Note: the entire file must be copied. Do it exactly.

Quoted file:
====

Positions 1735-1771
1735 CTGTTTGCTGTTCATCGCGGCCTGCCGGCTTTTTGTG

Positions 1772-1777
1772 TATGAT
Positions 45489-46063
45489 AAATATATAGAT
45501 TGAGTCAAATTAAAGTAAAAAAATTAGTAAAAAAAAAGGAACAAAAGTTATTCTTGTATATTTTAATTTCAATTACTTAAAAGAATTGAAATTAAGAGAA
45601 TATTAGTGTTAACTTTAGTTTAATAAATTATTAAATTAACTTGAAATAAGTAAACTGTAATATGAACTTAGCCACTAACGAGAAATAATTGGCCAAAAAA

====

Positions 1735-1771
1735 CTGTTTGCTGTTCATCGCGGCCTGCCGGCTTTTTGTG

Positions 1772-1777
1772 TATGAT
Positions 45489-46063
45489 AAATATATAGAT
45501 TGAGTCAAATTAAAGTAAAAAAATTAGTAAAAAAAAAGGAACAAAAGTTATTCTTGTATATTTTAATTTCAATTACTTAAAAGAATTGAAATTAAGAGAA
45601 TATTAGTGTTAACTTTAGTTTAATAAATTATTAAATTAACTTGAAATAAGTAAACTGTAATATGAACTTAGCCACTAACGAGAAATAATTGGCCAAAAAA